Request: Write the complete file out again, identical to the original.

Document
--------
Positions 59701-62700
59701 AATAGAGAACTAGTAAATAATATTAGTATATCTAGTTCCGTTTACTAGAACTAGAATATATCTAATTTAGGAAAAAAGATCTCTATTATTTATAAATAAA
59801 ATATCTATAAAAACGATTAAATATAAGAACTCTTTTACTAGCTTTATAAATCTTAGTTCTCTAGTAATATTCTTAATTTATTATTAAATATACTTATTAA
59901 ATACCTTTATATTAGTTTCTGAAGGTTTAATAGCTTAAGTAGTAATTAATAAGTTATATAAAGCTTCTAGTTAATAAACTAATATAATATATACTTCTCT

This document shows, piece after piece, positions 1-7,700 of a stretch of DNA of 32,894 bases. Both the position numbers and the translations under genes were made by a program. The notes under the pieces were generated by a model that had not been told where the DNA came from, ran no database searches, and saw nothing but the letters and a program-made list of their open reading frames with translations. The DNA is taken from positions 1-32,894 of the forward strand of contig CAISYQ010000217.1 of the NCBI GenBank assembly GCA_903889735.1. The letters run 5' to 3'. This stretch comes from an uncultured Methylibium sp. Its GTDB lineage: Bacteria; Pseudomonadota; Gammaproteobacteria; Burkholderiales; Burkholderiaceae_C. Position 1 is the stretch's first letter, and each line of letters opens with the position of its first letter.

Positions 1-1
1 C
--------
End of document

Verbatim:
Positions 59701-62700
59701 AATAGAGAACTAGTAAATAATATTAGTATATCTAGTTCCGTTTACTAGAACTAGAATATATCTAATTTAGGAAAAAAGATCTCTATTATTTATAAATAAA
59801 ATATCTATAAAAACGATTAAATATAAGAACTCTTTTACTAGCTTTATAAATCTTAGTTCTCTAGTAATATTCTTAATTTATTATTAAATATACTTATTAA
59901 ATACCTTTATATTAGTTTCTGAAGGTTTAATAGCTTAAGTAGTAATTAATAAGTTATATAAAGCTTCTAGTTAATAAACTAATATAATATATACTTCTCT

This document shows, piece after piece, positions 1-7,700 of a stretch of DNA of 32,894 bases. Both the position numbers and the translations under genes were made by a program. The notes under the pieces were generated by a model that had not been told where the DNA came from, ran no database searches, and saw nothing but the letters and a program-made list of their open reading frames with translations. The DNA is taken from positions 1-32,894 of the forward strand of contig CAISYQ010000217.1 of the NCBI GenBank assembly GCA_903889735.1. The letters run 5' to 3'. This stretch comes from an uncultured Methylibium sp. Its GTDB lineage: Bacteria; Pseudomonadota; Gammaproteobacteria; Burkholderiales; Burkholderiaceae_C. Position 1 is the stretch's first letter, and each line of letters opens with the position of its first letter.

Positions 1-1
1 C